Chocolate Frogs
Harry Potter Chocolate Frogs. Image from

Harry Potter fans channeled the spirit of Dumbledore’s Army to win their latest fight.

After four long years of campaigning Warner Bros., the studio behind the Harry Potter movies, to sell only responsibly sourced Harry Potter chocolates, the Harry Potter Alliance’s (HPA) fan activism has finally paid off.

The HPA’s “Not in Harry’s Name” campaign pushed for Warner Bros., to source all its Harry Potter chocolate through 100 percent UTZ or Fair Trade partners. In a letter to the HPA, the studio pledged to work with suppliers and partners to achieve this goal by the end of 2015.

“Albus Dumbledore told the students of Hogwarts that there are times where we must choose between ‘what is right and what is easy,’” says Andrew Slack, co-founder, HPA. “Warner Bros. has chosen to do the right thing and Harry Potter fans everywhere should take pride knowing that because of their efforts, the chocolate sourcing for Harry Potter products will match the values of the book series.”

“Not in Harry’s Name” began in 2010 when the HPA launched the campaign in a live broadcast with John Green, author of The Fault in Our Stars.

Fans sent cease-and-desist letters and “muggle howlers” to Warner Bros. after the studio’s supplier, Behr’s Chocolate, received an “F” in an independent report. The HPA marketed its own Fair Trade Chocolate Frogs to encourage responsible sourcing.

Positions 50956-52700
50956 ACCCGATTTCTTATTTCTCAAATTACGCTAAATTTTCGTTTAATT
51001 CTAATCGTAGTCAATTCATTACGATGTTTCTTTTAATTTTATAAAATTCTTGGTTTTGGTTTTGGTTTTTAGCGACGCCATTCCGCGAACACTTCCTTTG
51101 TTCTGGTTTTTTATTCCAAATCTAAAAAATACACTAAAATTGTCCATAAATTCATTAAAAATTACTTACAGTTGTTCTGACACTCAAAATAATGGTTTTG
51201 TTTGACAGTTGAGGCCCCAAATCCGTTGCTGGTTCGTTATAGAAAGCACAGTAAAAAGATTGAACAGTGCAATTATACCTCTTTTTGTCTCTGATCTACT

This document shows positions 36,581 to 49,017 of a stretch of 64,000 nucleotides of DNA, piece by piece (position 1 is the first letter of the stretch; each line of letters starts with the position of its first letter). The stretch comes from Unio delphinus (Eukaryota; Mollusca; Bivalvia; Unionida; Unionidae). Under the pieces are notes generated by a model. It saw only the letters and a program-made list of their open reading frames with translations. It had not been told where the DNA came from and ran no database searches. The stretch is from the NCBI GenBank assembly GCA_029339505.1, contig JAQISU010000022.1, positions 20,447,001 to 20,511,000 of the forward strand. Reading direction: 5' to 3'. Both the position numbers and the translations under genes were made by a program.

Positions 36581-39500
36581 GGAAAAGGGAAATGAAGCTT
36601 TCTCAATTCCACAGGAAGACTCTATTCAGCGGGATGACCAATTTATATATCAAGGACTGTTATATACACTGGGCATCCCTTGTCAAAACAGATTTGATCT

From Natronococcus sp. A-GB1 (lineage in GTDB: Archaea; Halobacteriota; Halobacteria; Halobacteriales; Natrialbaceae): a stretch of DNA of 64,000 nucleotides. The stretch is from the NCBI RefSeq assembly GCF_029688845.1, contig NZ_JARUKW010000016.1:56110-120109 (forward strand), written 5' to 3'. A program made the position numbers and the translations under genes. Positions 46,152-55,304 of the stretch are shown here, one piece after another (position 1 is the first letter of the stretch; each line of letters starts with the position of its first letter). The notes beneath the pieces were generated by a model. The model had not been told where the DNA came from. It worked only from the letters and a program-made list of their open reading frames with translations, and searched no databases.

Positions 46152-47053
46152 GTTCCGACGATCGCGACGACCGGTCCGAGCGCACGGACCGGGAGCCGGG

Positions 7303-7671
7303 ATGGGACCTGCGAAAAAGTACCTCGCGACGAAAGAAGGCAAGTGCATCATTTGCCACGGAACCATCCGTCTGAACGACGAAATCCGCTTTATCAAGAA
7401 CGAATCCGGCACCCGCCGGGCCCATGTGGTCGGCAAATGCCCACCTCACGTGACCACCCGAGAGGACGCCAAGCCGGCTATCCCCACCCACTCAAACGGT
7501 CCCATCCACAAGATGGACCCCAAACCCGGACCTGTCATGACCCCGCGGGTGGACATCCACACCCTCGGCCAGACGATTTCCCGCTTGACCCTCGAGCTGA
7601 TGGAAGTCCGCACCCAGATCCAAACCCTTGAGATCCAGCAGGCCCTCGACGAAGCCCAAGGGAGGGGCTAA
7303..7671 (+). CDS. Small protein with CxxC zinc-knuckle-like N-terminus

The efforts to convince the studio to ensure its chocolates are not produced using child labor gained momentum when the campaign teamed up with Walk Free, leaders of the global anti-slavery movement, in 2013.

Then, in the spring of 2014, “Not in Harry’s Name” gained an important ally: J.K. Rowling. Shortly after the author of the Harry Potter books lent her support, the HPA and Walk Free met with Warner Bros. executives, where they presented 400,000 signatures backing their campaign.

“Walk Free and the Harry Potter Alliance united anti-slavery activists and Harry Potter fans in a passionate campaign to make Warner Bros’. Harry Potter chocolates free from child slavery,” says Sarah George, campaigner, Walk Free. “When Warner Bros. announced that these chocolates would be UTZ or Fair Trade certified by the end of 2015, it demonstrated how immensely powerful a group of voices can be.”

“Not in Harry’s Name” is just one of many campaigns by the HPA. The fan alliance, which says it turns fans into heroes by making activism accessible through the power of story, has led more than 40 campaigns in literacy, human rights, equality and empowerment since 2007.